With that, I’ll take your questions.
QUESTION: Just on that —
MR. TONER: Yeah, sure.
QUESTION: — before we move onto Syria. This has been made – this position, your views have been made clear to the Government of Bahrain directly? Is that correct?
MR. TONER: Matt, I’m not sure at what level we’ve communicated these to the Government of Bahrain.
QUESTION: They’re not just hearing this from you right now?
MR. TONER: They’re not just hearing this from me, no. But I’m not sure at what level – I’m not sure whether through our —
QUESTION: Well, was it there, here?
MR. TONER: — embassy or bilaterally. I’ll have to check on that.
November 1, 2012 No Comments
Statement by Leah-Lynn Plante for her Grand Jury appearance October 10th, 2012
On the morning of July 25th, 2012, my life was turned upside down in a matter of hours. FBI agents from around Washington and Oregon and Joint Terrorism Task Force agents from Washington busted down the front door of my house with a battering ram, handcuffed my house mates and me at gunpoint, and held us hostage in our backyard while they read us a search warrant and ransacked our home. They said it was in connection to May Day vandalism that occurred in Seattle, Washington earlier this year.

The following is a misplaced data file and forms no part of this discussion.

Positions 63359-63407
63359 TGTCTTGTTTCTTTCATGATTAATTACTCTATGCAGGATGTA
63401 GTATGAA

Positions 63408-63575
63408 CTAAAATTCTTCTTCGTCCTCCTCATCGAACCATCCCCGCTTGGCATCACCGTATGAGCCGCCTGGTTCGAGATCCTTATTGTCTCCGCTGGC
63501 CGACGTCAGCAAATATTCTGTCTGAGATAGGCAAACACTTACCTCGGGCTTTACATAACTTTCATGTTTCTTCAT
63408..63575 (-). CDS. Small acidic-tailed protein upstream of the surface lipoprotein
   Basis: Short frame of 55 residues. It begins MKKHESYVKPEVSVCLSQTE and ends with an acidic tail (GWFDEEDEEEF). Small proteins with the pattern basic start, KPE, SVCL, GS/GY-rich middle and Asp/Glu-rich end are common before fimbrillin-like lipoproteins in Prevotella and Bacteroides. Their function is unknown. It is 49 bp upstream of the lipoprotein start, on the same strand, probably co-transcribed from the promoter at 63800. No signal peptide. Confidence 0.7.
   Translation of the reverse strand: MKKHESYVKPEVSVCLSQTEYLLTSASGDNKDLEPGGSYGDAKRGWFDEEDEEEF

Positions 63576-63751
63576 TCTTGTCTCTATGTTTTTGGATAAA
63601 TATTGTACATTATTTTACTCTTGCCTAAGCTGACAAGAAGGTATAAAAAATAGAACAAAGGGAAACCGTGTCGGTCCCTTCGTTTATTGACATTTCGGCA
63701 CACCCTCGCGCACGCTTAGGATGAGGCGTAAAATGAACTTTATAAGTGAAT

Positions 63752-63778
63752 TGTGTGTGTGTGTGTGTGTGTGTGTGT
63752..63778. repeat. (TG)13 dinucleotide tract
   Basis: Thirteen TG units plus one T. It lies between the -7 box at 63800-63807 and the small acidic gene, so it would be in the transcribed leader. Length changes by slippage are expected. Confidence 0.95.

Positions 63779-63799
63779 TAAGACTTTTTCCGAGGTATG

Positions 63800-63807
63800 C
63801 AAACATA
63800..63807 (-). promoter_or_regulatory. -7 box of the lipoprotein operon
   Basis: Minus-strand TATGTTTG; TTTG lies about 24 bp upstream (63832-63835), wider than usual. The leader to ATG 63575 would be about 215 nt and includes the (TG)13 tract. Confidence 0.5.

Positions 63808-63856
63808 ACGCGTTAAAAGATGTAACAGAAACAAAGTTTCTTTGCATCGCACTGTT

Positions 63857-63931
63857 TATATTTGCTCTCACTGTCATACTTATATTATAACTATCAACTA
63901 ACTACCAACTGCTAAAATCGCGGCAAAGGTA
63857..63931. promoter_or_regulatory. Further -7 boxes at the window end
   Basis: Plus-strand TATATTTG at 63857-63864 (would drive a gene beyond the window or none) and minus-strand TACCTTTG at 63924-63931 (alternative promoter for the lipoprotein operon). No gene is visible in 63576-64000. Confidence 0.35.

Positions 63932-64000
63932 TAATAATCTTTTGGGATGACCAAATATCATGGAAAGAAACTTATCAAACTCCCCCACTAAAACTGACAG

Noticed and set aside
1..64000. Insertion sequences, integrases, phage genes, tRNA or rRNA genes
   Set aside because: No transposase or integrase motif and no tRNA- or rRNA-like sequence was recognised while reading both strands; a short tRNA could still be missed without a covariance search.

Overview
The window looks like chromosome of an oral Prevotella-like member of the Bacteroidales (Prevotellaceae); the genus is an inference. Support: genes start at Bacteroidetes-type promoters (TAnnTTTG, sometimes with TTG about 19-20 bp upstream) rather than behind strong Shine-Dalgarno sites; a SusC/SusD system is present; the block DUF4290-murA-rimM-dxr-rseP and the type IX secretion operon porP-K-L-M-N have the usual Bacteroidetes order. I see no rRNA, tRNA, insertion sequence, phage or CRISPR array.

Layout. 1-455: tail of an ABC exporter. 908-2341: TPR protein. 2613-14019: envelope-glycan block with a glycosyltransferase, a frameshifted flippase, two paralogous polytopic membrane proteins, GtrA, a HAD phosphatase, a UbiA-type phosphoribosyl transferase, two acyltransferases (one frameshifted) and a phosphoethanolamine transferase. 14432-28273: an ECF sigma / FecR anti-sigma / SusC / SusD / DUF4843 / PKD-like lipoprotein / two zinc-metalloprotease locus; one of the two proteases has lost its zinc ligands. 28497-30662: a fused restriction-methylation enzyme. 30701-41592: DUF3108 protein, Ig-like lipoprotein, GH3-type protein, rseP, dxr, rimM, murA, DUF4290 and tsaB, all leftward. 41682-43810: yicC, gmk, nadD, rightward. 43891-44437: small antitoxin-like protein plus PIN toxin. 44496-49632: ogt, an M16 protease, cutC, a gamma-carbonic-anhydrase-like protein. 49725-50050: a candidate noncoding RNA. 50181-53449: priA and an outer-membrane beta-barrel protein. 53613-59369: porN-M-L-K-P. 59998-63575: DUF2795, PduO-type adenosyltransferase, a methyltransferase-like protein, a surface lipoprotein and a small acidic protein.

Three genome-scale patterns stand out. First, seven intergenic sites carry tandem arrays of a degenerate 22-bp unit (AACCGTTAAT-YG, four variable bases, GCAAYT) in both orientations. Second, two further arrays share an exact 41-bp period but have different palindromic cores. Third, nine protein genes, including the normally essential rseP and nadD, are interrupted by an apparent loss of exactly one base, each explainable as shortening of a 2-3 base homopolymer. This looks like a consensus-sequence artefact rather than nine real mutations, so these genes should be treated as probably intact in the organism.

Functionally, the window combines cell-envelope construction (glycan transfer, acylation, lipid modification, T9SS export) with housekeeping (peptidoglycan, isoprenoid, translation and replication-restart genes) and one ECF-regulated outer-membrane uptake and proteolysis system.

However, we suspected that this was not really about broken windows. As if they had taken pointers from Orwell’s 1984, they took books, artwork and other various literature as “evidence” as well as many other personal belongings even though they seemed to know that nobody there was even in Seattle on May Day. …more
An Appeal for Support for Leah-Lynne Plante and others
by Doug Brown – 13 October, 2012
As you may have heard by now, Leah-Lynne Plante was taken into custody following a contempt of court hearing on the morning of Wednesday, October 10th. She is the third person in the Pacific Northwest to be put in federal prison for refusing to testify before a grand jury. She may stay in prison until the end of the grand jury investigation which is scheduled to last until March 2014.